Lebang Mpotokwane, one of the conveners who presided over the opposition cooperation talks that resulted in the formation of the Umbrella for Democratic Change (UDC), has advised against changing the current umbrella model in favour of a merger as proposed by others.
The Botswana Congress Party (BCP) leader, Dumelang Saleshando recently went public to propose that UDC should consider merging of all opposition parties, including Alliance for Progressives (AP) and Botswana Patriotic Front (BNF).
Saleshando has been vehemently opposed by Botswana National Front (BNF), which is in favour of maintaining the current model. BNF’s position has been favoured by the founding father of UDC, who warned that it will be too early to ditch the current model.
“UDC should be well developed to promote the spirit of togetherness on members and the members should be taught so that the merger is developed gradually. They should approach it cautiously. If they feel they are ready, they can, but it would not be a good idea,” Mpotokwane told WeekendPost this week.
Mpotokwane and Emang Maphanyane are the two men who have since 2003 began a long journey of uniting opposition parties in a bid to dethrone the ruling Botswana Democratic Party (BCP) as they felt it needed a strong opposition to avoid complacency.
Tonota born Mpotokwane is however disappointed on how they have been ejected from participating in the last edition of talks ahead of the 2019 general elections in which BCP was brought on board. However, despite the ejection, Mpotokwane is not resentful to the opposition collective.
He said the vision of opposition unity was to ultimately merge the opposition parties but he believes time has not arrived yet to pursue that path. “The bigger picture was a total merger and we agreed that with three independent parties, members might be against merger eventuality so the current model should be used until a point where they are now together for as long as possible,” he said.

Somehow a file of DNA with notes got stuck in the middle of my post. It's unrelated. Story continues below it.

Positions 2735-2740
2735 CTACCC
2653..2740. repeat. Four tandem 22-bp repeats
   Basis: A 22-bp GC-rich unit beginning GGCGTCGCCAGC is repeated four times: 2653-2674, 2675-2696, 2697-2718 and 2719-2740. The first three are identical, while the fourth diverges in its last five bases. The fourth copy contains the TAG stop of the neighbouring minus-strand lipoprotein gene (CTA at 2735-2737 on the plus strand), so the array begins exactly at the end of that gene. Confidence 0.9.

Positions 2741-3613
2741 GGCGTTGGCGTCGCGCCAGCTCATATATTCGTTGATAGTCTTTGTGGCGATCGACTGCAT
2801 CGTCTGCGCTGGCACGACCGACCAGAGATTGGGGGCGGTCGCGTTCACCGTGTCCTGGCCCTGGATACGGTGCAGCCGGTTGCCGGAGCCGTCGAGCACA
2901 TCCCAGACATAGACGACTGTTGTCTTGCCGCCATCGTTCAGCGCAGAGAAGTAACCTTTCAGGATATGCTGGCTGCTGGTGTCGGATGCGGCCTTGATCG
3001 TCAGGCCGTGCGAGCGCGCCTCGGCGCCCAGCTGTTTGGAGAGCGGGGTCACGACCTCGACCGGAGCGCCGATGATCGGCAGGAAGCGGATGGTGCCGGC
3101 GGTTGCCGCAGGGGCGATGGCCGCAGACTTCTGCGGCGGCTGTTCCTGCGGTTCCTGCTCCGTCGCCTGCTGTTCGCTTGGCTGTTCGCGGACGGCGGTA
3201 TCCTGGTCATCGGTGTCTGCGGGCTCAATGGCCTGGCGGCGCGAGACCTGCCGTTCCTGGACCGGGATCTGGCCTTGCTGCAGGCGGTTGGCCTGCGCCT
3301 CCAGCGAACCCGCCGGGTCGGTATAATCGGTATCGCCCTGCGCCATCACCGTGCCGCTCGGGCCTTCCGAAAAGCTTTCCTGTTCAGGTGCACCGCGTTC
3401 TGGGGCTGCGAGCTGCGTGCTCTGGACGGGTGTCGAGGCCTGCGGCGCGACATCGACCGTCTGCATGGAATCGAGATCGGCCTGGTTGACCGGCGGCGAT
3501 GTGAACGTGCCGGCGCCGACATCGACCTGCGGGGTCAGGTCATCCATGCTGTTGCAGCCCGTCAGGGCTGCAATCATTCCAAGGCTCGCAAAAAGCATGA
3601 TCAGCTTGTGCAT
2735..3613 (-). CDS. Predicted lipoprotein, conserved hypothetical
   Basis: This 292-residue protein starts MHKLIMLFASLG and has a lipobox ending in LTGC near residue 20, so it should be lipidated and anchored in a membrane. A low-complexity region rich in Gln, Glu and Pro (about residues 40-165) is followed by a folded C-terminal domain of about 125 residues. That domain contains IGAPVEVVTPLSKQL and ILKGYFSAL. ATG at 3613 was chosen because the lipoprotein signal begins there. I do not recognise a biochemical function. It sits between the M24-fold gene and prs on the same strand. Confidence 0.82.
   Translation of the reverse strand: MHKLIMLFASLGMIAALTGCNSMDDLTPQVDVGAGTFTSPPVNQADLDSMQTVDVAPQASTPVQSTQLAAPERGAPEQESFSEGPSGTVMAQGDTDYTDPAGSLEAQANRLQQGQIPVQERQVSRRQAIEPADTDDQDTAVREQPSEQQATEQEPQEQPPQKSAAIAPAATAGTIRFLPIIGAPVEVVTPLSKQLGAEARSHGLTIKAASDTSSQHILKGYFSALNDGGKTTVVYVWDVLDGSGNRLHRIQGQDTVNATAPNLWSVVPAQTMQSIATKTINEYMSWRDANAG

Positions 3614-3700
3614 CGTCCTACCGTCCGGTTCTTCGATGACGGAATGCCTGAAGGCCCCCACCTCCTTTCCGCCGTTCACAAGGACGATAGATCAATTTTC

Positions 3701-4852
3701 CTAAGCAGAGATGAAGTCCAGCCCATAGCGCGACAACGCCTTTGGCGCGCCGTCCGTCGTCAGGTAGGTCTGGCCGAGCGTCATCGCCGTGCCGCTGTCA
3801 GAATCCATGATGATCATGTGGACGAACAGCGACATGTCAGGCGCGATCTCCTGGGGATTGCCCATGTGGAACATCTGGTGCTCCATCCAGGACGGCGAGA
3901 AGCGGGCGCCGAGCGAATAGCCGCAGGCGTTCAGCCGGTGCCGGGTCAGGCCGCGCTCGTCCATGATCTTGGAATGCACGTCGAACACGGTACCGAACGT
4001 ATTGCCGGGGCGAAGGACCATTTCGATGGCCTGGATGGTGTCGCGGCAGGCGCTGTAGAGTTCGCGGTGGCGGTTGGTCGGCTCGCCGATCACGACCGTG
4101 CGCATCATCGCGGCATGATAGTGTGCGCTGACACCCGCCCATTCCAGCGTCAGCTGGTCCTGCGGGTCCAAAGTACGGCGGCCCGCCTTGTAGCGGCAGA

“UDC should gradually perform better in elections and gain confidence. They should not rush the merger. We have been meeting since 2003, but if they rush it might cause endless problems. If they are ready they can anyway,” he advised. For now the constituent parties of the umbrella have been exchanging salvos with others (BCP and BNF).
“There are good reasons for and against merging the parties. Personally, I am in favour of merging the parties (including AP and BPF) into a single formation but I know it’s a complex mission that will have its own challenges,” Saleshando said when he made his position known a week ago.
“Good luck to those advocating for a merger, it will be interesting to observe the tactics they will use to lure the BPF into a merger,” former BNF councillor for Borakalalo Ward and former BNF Youth League Secretary General, Arafat Khan, opined in relation to BCP’s proposed position.
Mpotokwane, who is currently out in the cold from the UDC since he was ejected from the party’s NEC in 2017, said the current bickering and the expected negotiations with other parties need the presence of conveners.
“We did not belong to any party as conveners so we were objective in our submissions. If party propose any progressive idea we will support, if it is not we will not, so I would agree that even now conveners might be key for neutrality to avoid biasness,” he observed. Despite being abandoned, Mpotokwane said he will always be around to assist if at all he is needed.
“If they want help I will be there, I have always been clear about it, but surely I will ask few questions before accepting that role,” he said. UDC is expected to begin cooperation talks with both AP and BPF either this week or next weekend for both upcoming bye-elections (halted by Covid-19) and 2024 general elections and it is revealed that there will be no conveners this time around.
The Botswana Democratic Party (BDP) moved through its lawyers to attach the property of Umbrella for Democratic (UDC) President Duma Boko and other former parliamentary contestants who failed in their court bid to overturn the 2019 general elections in 14 constituencies.
WeekendPost has established that this week, Deputy Sheriffs were commissioned by Bogopa Manewe Tobedza and Company who represented the BDP, to attach the properties of UDC elections contents in a bid to recover costs. High Court has issued a writ of execution against all petitioners, a process that has set in motion the cost recovery measures.